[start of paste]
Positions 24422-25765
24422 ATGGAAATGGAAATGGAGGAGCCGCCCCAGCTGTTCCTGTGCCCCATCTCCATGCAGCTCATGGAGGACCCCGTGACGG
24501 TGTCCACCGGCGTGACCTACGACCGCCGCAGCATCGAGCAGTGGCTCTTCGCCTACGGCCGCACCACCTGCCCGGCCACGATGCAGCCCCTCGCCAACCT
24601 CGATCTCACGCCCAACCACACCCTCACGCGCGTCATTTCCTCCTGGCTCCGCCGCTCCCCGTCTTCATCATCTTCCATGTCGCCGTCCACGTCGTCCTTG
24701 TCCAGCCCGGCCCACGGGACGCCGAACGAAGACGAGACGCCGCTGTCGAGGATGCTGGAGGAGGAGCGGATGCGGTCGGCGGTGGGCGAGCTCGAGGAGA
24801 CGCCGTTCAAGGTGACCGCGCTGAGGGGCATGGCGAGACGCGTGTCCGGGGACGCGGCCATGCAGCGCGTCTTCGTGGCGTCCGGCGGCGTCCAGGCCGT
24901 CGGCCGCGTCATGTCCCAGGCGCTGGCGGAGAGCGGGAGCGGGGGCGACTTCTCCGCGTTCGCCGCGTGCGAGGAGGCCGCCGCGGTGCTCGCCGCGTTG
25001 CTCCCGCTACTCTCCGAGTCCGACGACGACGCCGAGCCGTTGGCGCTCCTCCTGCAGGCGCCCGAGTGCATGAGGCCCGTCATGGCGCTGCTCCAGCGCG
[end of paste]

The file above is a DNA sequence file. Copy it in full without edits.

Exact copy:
Positions 24422-25765
24422 ATGGAAATGGAAATGGAGGAGCCGCCCCAGCTGTTCCTGTGCCCCATCTCCATGCAGCTCATGGAGGACCCCGTGACGG
24501 TGTCCACCGGCGTGACCTACGACCGCCGCAGCATCGAGCAGTGGCTCTTCGCCTACGGCCGCACCACCTGCCCGGCCACGATGCAGCCCCTCGCCAACCT
24601 CGATCTCACGCCCAACCACACCCTCACGCGCGTCATTTCCTCCTGGCTCCGCCGCTCCCCGTCTTCATCATCTTCCATGTCGCCGTCCACGTCGTCCTTG
24701 TCCAGCCCGGCCCACGGGACGCCGAACGAAGACGAGACGCCGCTGTCGAGGATGCTGGAGGAGGAGCGGATGCGGTCGGCGGTGGGCGAGCTCGAGGAGA
24801 CGCCGTTCAAGGTGACCGCGCTGAGGGGCATGGCGAGACGCGTGTCCGGGGACGCGGCCATGCAGCGCGTCTTCGTGGCGTCCGGCGGCGTCCAGGCCGT
24901 CGGCCGCGTCATGTCCCAGGCGCTGGCGGAGAGCGGGAGCGGGGGCGACTTCTCCGCGTTCGCCGCGTGCGAGGAGGCCGCCGCGGTGCTCGCCGCGTTG
25001 CTCCCGCTACTCTCCGAGTCCGACGACGACGCCGAGCCGTTGGCGCTCCTCCTGCAGGCGCCCGAGTGCATGAGGCCCGTCATGGCGCTGCTCCAGCGCG